There is a well-known problem in mass spectrometry of complex mixtures - variable ionisation efficiency. Briefly, every analyte has a different response to the ionisation technique (typically electrospray ionisation (ESI)), leading to a different peak height for different analytes that have the same concentration. Further to this, the spray conditions can easily change the peak height due to differences in pH, salt concentration, or even interactions between analytes. The result is that peak height can be a poor predictor of concentration.
The effect of ionisation efficiency in DOM mass spectrometry studies is largely unstudied, so we prepared a study to investigate it.
First we coupled our HPLC-ESI-MS system to a charged aerosol detector (CAD), which measures material abundance. Analysing different standards, we could prove that ESI-MS response varies while CAD response is quite uniform:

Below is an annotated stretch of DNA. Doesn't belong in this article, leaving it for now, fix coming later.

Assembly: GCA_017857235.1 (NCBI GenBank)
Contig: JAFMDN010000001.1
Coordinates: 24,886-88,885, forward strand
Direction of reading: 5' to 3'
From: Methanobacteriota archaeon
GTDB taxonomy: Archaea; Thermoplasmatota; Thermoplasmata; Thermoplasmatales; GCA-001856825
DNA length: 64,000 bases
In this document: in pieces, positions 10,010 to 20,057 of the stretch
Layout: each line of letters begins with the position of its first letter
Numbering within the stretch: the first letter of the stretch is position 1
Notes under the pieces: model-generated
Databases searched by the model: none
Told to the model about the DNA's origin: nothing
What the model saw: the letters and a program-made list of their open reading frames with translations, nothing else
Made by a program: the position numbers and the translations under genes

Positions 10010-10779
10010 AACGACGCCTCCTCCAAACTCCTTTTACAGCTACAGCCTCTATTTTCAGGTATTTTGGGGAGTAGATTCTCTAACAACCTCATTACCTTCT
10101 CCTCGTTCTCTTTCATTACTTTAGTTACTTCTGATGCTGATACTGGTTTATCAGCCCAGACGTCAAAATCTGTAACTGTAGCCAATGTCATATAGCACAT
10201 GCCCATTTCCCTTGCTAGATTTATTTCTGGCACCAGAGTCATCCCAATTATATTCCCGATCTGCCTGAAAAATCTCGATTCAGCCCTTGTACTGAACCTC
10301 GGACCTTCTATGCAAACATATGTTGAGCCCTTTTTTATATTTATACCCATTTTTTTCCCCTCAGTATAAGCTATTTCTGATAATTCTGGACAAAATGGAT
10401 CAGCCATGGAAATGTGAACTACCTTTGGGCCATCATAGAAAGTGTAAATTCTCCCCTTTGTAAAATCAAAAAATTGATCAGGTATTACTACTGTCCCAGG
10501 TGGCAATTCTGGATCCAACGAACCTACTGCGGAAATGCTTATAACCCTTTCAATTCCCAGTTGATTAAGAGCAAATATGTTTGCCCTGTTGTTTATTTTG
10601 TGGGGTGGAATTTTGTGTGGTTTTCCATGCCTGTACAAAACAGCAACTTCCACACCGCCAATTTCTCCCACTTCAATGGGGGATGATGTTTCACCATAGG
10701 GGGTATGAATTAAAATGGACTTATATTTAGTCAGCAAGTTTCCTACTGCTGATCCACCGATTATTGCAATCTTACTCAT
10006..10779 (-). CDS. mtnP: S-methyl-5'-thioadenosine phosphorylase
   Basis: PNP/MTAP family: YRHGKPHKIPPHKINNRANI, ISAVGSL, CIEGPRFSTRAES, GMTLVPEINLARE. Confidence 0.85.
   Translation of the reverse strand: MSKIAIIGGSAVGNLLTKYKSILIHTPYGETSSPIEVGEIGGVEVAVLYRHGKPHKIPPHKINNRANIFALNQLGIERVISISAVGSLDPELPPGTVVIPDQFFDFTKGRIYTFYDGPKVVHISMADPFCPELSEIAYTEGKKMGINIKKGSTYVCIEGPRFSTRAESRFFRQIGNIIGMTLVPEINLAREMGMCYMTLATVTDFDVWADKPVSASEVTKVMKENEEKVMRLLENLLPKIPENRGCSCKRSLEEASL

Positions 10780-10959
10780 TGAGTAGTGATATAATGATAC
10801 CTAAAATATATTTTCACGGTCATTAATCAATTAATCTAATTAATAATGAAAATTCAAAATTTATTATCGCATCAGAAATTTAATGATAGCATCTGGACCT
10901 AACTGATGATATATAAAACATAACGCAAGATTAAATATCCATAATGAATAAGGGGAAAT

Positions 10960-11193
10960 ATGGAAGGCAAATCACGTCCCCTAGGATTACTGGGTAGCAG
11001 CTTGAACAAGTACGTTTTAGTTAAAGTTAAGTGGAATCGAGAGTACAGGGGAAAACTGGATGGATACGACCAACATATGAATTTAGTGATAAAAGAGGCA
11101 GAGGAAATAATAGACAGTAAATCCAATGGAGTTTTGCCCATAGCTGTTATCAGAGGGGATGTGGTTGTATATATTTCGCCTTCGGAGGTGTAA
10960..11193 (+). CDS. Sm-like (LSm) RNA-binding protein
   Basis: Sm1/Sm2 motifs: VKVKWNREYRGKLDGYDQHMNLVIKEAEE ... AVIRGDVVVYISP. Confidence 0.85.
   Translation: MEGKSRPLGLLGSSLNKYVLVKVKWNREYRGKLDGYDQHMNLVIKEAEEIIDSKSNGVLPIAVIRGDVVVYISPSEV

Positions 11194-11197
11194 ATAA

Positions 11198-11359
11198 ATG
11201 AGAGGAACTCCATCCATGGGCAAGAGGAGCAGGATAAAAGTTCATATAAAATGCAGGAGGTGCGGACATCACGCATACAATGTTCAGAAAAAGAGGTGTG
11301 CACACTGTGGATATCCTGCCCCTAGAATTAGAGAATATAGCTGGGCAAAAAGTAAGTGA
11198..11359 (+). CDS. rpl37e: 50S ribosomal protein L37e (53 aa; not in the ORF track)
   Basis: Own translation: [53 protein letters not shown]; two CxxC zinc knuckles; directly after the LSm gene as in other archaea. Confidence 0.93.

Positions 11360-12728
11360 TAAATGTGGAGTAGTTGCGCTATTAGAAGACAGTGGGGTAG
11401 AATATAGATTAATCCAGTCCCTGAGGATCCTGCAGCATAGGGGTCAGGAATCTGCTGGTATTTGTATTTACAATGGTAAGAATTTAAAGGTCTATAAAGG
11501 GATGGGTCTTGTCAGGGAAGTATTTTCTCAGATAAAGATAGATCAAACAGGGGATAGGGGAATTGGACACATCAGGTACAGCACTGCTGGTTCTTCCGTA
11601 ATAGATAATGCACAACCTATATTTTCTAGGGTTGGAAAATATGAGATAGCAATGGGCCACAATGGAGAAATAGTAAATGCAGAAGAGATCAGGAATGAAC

Then we applied the technique to complex DOM mixtures, and found that higher size fractions have less ionisable material, and that average sample ionisation efficiency (MS/µg) increases in samples taken from marine waters compared to terrestrial waters:
The paper was published in Analytical Chemistry, and was the last paper in Claudia Patriarca's excellent Ph.D. thesis: